It seems that I need to say a big hello to a load of folks arriving here for the first time, courtesy of Manhattan User Guide, who very kindly linked to Paris Daily Photo and here. So I set to thinking about the links between our two great cities.

One of the main connections is that we are both seriously influenced by the sea and all things maritime, so I thought I would show you Nigel Burgess, a serious yacht business based in Pall Mall, in the heart of London and in Manhattan as well.

posted by Ham at 00:30 -- Comments here: 2

Thursday, March 23, 2006

Collected Wallace



In the Nineteenth Century, there was a chap called Wallace who was noted for building columns and fountains in Paris and - less well known - inLos Angeles

This is the front of the Wallace Collection in Manchester Square. It is one of the lesser known and visited museums, but it is free and has the most astonishing collection of paintings, do visit. My favorite is a little painting, The Hermit, by Gerrit Dou (pronounced cherrit - ch as in Loch- dow to rhyme with cow) who was learning from Rembrant aged 15.

posted by Ham at 00:14 -- Comments here: 7

Wednesday, March 22, 2006

It's war - but not as we know it



When you look at this picture, what do you see? A fairly ordinary planting in a roundabout? Look closer. When was the last time you saw palms, fir trees, rudbeckia, lavender and rosemary in a Local Authority planting list - at least, in London? What you are seeing is a manifestation of Guerilla Gardening, really. people that sneak out in the dead of night and ... plant things.

This roundabout, in a desolate corner of South London had been totally forsaken untill these guerillas struck. Here is the Wikipedia article.

posted by Ham at 00:12 -- Comments here: 18

Tuesday, March 21, 2006

Recycling paper, London Style



The Metro is an excellent free newspaper handed out every morning at London stations. Everyone seems to enjoy it, it gets handed round in offices and - rather than being thrown on the floor - they get left on the seats for the next person to read.

I don't travel on the Underground much, and eagle eyed newshounds will notice that the story that London and South East water companies are applying for hosepipe bans because of low water levels was in last week.However, I do think that the Underground is deep in the London psyche, which is why I have Going Underground in my crucial London Links.

posted by Ham at 00:10 -- Comments here: 14

Monday, March 20, 2006

Londoner's Sunday Afternoon



It was cold and fine today, so I went for a walk in Epping Forest and I thought you might like to see the place that is used as a meeting place by all manner of bikers and scooter riders, just by High Beach. And yes, I'd say this was still London, after all it is inside the M25.

posted by Ham at 00:12 -- Comments here: 11

Sunday, March 19, 2006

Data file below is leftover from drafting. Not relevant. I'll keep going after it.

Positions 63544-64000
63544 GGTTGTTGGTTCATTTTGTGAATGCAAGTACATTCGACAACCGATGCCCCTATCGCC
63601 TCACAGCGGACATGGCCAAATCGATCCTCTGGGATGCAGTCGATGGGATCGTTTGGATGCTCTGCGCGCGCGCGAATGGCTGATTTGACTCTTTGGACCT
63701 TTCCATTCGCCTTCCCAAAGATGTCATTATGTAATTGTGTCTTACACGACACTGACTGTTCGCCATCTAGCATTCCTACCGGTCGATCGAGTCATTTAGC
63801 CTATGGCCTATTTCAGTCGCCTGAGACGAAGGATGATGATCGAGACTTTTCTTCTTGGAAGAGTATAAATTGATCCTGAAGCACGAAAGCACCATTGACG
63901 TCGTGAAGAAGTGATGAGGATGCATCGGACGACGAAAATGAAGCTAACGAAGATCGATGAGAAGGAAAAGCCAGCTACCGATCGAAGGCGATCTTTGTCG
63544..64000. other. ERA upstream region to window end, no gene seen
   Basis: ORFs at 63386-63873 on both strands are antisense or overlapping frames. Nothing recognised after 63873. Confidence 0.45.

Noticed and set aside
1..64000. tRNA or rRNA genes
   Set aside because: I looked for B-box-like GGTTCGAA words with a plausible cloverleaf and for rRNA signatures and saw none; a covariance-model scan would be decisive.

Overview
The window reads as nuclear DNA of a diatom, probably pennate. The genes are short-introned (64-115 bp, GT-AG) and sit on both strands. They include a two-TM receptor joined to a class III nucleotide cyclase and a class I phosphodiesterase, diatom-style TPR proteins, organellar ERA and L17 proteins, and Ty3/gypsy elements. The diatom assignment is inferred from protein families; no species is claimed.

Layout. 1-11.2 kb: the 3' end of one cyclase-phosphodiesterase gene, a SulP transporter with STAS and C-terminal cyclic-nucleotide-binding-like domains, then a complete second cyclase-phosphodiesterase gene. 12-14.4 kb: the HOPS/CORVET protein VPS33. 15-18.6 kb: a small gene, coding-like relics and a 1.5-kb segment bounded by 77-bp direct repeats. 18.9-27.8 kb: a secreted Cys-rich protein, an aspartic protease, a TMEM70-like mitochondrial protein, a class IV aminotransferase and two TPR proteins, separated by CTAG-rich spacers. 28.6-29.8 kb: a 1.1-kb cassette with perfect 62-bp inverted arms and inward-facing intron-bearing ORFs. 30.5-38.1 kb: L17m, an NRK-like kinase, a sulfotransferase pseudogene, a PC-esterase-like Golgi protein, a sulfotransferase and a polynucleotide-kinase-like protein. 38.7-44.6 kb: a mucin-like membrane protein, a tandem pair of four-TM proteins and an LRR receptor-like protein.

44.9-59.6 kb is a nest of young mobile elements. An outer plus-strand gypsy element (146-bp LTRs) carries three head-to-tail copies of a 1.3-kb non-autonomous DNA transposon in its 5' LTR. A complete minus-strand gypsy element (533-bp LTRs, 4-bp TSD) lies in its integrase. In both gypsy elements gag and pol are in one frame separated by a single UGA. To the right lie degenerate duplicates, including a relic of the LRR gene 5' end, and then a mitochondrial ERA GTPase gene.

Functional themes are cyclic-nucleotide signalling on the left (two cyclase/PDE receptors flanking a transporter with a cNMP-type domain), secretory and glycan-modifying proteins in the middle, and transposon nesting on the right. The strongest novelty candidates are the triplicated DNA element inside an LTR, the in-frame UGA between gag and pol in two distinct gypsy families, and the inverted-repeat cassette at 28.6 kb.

Graffitti? Not really



There is a recurring theme of graffitti around. Sebastien of Trier Daily Photo has declared Sunday a graffitti day and has shown some great examples. So I thought I'd show you the London version, with a twist.

In Camden some enterprising shopkeepers have found the perfect defense against graffiti - decorate using graffitti. This chemist is my favourite. Three other shops are on My Other Stuff.

posted by Ham at 00:02 -- Comments here: 9

Saturday, March 18, 2006

On the outside looking in



It's St Patricks Day and I've been on taxi driving duties, so it was outside looking in for me.

I will leave you with one of my favorite Irish Jokes:

It's Friday night: Paddy walks into a bar, and orders four pints of Guinness. The barman serves him, he takes all four to a table and drinks them, one after the other. Back to the bar, he orders another four - takes them to a table and drinks them one after the other and leaves.

He does this every Friday night for the next few months. After a few weeks, the barman says to him, "Paddy, I know you like your guiness cold - why don't you order one at a time, then I could pour them fresh for you."

"Ah, you don't undestand," says Paddy "I've got three brothers and we all used to go out drinking of a Friday night. Now Murphy, Michael and Fergus live in the USA, Canada and Australia and we never see each other. So we all go out in our own towns and drink together on a Friday night"

Time went by and one Friday, Paddy comes in and orders only three pints of Guinness. The barman is distraught. "I'm sorry that one of your brothers has died" he says.

"Died?" said Paddy, "they're all fine. It's me, I've given up drinking."

posted by Ham at 00:33 -- Comments here: 8

Friday, March 17, 2006

Art or Sleaze?



So where do you think this was taken? The Red Light District of Soho? Maybe one of the more exclusive Mayfair clubs? Wrong. Selfridges are themed for Future Punk revival, and this is one of their display windows in Oxford Street